The syntax of equates is:
<equate> -> <idn> "=" <expr> | <idn> "=" <type_designator>For the first form, the expr must be a constant expression (7.15) or a compile-time error will occur.
An identifier equated to an expression may be used as an expression (7); the value of such an expression is the constant to which the identifier is equated. An identifier equated to a type designator is itself a type designator and denotes the same type as the type designator it is equated to. An equated identifier may not be used on the left-hand side of an assignment (5).
Some examples of legal equates:
as = array[string] % a type equate pi = 3.1416 % a constant expression equate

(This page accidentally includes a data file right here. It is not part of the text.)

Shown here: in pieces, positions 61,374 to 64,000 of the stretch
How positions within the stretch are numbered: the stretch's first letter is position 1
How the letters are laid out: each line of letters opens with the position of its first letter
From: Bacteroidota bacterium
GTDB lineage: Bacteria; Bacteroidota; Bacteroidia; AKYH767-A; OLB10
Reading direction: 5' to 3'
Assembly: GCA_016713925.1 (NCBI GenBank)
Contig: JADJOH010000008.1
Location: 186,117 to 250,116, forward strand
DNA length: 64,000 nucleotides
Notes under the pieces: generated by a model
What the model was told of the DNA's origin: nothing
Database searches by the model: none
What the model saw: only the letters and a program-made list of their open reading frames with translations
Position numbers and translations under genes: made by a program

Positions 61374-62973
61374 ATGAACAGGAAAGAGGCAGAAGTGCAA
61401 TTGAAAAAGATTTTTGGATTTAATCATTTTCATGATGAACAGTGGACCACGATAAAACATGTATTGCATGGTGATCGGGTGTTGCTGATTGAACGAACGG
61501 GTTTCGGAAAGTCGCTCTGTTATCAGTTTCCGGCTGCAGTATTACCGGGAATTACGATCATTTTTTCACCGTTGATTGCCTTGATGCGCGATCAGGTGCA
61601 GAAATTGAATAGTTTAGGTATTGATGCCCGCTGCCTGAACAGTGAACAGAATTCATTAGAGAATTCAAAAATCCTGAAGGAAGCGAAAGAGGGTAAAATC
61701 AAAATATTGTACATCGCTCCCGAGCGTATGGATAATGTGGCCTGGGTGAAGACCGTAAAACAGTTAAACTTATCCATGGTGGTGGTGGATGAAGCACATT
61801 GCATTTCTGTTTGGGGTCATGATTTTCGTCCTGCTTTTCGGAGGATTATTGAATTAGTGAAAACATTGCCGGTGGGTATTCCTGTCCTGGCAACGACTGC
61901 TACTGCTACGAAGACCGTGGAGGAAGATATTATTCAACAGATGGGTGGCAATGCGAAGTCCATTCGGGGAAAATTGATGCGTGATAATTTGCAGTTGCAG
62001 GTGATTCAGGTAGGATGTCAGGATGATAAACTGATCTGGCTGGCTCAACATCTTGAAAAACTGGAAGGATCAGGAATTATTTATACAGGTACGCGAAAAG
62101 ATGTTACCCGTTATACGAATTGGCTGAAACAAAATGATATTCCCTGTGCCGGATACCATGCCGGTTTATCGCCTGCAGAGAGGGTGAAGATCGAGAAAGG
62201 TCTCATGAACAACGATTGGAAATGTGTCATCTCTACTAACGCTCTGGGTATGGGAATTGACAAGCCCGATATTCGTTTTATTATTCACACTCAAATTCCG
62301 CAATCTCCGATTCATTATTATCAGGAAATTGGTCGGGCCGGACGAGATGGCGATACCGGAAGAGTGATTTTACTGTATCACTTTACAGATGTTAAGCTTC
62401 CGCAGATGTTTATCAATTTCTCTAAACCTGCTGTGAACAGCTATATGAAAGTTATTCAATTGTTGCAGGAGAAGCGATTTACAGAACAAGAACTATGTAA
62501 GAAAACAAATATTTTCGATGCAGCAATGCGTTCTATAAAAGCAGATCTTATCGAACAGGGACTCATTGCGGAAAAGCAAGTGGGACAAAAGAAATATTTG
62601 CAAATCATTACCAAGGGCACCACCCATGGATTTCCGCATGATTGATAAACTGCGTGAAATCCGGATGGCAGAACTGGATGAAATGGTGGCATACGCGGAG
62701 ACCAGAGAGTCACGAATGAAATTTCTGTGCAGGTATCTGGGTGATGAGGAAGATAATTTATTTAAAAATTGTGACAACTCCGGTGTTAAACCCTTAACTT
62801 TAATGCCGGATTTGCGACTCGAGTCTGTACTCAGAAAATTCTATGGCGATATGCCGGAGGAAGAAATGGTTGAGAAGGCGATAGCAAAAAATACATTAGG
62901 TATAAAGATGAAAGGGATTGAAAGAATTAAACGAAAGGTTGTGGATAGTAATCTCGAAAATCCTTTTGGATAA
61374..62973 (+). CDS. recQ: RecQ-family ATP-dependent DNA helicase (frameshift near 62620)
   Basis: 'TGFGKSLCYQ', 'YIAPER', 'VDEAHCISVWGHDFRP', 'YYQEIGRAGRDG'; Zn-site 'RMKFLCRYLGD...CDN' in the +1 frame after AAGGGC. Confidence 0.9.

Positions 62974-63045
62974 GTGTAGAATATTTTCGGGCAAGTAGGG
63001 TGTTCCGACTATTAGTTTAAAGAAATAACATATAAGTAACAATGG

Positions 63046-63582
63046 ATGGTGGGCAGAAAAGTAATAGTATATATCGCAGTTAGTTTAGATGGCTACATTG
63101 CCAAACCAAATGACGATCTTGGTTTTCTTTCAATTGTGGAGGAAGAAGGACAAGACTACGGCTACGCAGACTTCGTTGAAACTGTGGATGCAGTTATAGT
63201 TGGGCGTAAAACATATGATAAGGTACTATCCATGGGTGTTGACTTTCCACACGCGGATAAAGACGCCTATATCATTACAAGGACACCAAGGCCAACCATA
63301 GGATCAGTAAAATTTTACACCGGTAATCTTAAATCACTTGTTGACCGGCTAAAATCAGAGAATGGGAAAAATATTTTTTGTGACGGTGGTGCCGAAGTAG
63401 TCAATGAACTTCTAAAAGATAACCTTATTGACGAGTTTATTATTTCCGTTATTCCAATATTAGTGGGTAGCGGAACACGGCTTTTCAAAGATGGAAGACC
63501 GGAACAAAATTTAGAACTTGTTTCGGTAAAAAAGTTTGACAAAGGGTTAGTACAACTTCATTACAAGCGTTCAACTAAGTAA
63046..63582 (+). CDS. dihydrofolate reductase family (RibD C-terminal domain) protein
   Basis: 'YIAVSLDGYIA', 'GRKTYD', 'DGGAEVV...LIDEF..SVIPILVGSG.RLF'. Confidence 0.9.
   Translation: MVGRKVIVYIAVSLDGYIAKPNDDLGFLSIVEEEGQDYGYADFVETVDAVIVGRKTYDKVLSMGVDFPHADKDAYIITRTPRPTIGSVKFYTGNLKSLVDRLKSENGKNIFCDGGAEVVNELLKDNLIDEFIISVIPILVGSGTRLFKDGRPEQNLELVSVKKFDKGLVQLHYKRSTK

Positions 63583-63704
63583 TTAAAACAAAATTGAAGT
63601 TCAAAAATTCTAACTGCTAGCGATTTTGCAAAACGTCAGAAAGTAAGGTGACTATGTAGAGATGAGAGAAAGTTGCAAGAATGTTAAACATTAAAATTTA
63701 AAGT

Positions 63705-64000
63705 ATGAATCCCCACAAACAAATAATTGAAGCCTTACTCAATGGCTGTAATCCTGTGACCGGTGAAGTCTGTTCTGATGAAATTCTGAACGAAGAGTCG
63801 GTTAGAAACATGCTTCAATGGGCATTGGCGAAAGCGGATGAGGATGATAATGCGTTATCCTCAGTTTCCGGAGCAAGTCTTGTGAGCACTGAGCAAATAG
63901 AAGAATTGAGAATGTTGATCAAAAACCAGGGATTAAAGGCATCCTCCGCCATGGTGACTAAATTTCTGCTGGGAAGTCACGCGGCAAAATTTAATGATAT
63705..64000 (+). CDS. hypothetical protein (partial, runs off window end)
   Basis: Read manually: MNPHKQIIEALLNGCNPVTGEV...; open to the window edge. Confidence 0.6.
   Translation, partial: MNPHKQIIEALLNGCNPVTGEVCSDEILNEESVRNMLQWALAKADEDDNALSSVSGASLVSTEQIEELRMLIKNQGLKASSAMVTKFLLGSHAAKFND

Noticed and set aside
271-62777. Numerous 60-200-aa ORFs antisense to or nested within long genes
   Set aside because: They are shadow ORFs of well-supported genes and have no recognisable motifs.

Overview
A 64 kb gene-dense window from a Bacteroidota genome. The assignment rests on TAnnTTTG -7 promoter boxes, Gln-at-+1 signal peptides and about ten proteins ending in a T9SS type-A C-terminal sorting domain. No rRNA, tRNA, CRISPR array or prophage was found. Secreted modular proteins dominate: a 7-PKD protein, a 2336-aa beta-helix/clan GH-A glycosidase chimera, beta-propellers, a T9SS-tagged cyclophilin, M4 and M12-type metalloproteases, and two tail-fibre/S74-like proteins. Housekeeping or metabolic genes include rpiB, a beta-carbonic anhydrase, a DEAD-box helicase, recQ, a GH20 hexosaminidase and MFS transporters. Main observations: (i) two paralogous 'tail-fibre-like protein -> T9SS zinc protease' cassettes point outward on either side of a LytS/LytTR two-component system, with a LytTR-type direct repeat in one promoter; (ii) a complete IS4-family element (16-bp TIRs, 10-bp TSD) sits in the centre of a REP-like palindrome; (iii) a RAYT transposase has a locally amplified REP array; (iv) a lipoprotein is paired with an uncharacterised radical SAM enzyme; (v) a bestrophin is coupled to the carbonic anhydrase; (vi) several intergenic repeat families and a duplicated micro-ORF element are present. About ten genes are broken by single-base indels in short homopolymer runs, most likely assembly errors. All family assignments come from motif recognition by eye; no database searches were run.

An equated identifier is defined in the smallest scoping unit surrounding its equate; here we mean the entire scoping unit, not just the portion after the equate. Equates that occur within the body of a statement must appear prior to any statements in that body. Equates not in such a scope (e.g., at the top level of a module) can appear anywhere within the scope.
All equates in a scope are processed by the compiler as a unit, and forward references are allowed. The compiler reports an error if a cyclic dependency is detected without any intervening user-defined type. For example, the following set of equates is illegal:
tree = maybe[tree_node] tree_node = record[left: tree, right: tree, val: int]However, within a class implementing a "tree" type we might have
tree = class ... tree_node = record[left: tree, right: tree, val: int] t: tree_node ... end treeThese equates are legal because a user-defined type, "tree", breaks the cycle.